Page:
Manatee County wants change in juvenile detention funding

eearl@bradenton.comApril 3, 2013 

MANATEE-- The Manatee Children's Services Board and County Commissioners want to stop using money set aside for children's services to pay to jail juveniles.

They want to cut the contribution from the children's services budget to the Department of Juvenile Justice by $740,000 a year beginning in 2014.

They just don't know how to do it.

County Administrator Ed Hunzeker and County Commissioner Michael Gallen both said they are determined to make the cut.

"How we account for this, we don't know yet," Hunzeker said.

It's been Gallen's mission since he was elected to get the county to stop using money to jail children, when it was clearly earmarked to provide support services for them.

"It may concern children but the DJJ is a jail not a service," Gallen said Tuesday at the county's joint meeting with the Children's Services Advisory Board.

Child services tax money is intended for programs such as Just for Girls, youth development and mentoring, shelters and substance abuse prevention. Gallen believes the Children's Services funds should be used for "prevention rather than detention."

While board and county officials do not have a clear answer on how to cut spending on juvenile detention, they hope a sales tax referendum will free county money to pay for it.

But the county has a long way to go before it can even consider such a shift.

County Commissioners are set to vote on whether to put county referendum on a ballot this summer to create a half-cent sales tax to pay for indigent health care, which is now paid out of the county's general funds. While they haven't yet approved the referendum they are already considering the possibilities for the budget.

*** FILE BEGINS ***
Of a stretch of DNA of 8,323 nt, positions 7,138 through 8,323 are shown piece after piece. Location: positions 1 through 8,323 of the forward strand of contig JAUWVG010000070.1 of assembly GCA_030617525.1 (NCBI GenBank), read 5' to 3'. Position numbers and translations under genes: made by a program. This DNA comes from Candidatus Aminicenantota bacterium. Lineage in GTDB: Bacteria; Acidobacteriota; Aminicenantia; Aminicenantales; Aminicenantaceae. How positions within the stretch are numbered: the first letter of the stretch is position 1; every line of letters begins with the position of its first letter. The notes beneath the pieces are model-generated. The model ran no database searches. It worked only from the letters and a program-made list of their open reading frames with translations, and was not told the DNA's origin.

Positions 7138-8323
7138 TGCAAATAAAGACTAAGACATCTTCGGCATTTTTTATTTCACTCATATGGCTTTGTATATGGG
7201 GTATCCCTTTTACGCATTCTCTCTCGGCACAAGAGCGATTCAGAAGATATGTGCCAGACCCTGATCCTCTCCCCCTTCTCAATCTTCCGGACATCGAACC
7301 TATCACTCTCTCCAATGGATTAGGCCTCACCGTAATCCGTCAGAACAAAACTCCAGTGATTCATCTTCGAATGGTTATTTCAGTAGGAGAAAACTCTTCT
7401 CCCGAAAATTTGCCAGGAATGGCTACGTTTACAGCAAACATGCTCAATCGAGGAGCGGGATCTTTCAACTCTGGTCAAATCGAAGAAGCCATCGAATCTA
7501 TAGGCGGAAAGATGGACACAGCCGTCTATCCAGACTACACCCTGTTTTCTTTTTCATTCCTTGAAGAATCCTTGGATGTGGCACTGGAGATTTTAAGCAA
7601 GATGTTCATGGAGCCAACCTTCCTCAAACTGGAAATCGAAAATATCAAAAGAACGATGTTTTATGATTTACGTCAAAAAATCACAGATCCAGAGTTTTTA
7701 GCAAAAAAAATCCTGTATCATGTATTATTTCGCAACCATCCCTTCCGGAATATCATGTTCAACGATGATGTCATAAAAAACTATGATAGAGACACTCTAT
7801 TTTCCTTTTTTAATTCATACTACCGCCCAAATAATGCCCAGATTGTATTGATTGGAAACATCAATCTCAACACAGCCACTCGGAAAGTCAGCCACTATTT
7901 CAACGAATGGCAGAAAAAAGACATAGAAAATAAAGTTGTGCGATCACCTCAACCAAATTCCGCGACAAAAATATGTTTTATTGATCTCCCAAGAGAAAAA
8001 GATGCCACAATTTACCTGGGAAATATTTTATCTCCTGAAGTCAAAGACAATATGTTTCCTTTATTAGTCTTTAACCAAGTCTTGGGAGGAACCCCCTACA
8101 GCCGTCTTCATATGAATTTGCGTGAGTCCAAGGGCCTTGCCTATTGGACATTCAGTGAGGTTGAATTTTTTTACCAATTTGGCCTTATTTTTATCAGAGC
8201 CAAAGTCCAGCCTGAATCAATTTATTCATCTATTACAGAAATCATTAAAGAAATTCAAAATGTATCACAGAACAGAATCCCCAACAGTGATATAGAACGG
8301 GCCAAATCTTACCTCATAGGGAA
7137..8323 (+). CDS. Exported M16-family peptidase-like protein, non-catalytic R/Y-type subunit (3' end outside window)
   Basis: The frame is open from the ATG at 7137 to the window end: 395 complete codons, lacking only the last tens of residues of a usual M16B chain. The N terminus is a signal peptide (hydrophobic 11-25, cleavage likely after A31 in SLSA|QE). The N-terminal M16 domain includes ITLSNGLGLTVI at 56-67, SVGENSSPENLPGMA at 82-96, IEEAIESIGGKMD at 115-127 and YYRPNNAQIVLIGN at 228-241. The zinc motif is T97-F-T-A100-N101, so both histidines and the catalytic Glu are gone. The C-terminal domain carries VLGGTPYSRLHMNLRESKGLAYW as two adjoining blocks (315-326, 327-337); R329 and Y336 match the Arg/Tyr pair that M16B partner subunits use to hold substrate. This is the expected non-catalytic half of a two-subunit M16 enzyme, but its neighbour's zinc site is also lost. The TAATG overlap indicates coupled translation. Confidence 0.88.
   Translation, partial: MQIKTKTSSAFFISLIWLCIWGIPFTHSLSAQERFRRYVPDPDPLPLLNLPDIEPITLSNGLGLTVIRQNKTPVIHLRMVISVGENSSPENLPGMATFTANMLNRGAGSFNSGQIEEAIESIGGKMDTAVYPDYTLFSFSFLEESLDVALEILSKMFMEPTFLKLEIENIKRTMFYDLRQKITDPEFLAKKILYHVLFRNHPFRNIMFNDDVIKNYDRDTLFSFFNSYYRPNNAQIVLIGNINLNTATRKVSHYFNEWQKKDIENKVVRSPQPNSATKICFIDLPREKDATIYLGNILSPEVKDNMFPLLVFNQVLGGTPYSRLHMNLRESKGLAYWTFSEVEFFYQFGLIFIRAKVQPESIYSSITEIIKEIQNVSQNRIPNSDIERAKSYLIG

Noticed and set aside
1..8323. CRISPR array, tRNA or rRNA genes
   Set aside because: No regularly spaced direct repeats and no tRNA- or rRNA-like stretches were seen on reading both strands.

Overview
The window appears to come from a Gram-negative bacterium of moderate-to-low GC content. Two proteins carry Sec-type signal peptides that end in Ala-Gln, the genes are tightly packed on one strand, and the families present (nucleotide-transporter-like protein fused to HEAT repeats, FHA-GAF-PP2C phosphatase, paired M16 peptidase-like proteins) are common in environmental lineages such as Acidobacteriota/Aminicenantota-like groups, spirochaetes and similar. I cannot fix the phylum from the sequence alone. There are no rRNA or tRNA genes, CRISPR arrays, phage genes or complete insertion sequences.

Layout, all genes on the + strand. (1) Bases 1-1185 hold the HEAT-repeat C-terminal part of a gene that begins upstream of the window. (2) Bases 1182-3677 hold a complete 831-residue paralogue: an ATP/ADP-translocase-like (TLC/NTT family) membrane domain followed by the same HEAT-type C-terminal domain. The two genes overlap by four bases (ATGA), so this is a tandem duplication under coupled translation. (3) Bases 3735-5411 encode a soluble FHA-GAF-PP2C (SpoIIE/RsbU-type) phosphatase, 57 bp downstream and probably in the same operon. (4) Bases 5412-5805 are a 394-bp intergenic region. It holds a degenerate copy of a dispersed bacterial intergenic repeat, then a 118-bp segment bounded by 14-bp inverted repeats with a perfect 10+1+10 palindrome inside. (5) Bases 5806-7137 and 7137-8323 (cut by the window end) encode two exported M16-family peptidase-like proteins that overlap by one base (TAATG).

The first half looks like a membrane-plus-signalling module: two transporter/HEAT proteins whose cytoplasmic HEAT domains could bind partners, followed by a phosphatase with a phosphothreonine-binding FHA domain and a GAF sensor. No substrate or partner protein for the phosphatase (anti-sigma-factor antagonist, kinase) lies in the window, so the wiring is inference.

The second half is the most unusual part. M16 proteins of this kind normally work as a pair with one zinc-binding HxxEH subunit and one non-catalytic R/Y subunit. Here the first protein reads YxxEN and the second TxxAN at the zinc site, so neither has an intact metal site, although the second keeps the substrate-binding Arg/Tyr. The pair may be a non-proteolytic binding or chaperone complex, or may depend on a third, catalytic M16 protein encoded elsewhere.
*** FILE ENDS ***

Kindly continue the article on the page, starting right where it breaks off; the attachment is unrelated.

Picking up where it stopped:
Currently some Children's Services money is used to pay for indigent health care for dental and mental health programs for children.

If the referendum passes, that money could pay for the $740,000 reduction to juvenile justice.

"We need to look at expenditures to make the decision whether the money is eligible to be transferred," Hunzeker said.

While money would still be coming from the services fund, it would be less than the health care cost and would leave money in the fund for other things.

Both boards also discussed whether they have been too conservative with public investments but Hunzeker was not convinced.

"We have a well-respected investment policy when it comes to public funds and I can make no suggestions to change that," Hunzeker said.

Child services officials expect a 2.5 percent increase in 2014 revenue as housing prices begin to rise.

Until revenue meets expenses, Hunzeker advised the children services board not to add any programs.

"Just because we will have an increase in revenue does not mean we are completely free to spend it," Hunzeker said.

By 2017, Gallen and the board want to end the Children's Services contribution to the Department of Juvenile Justice, which now totals $1.74 million.

Erica Earl, education reporter, can be reached at 941-745-7081. Follow @ericabearl

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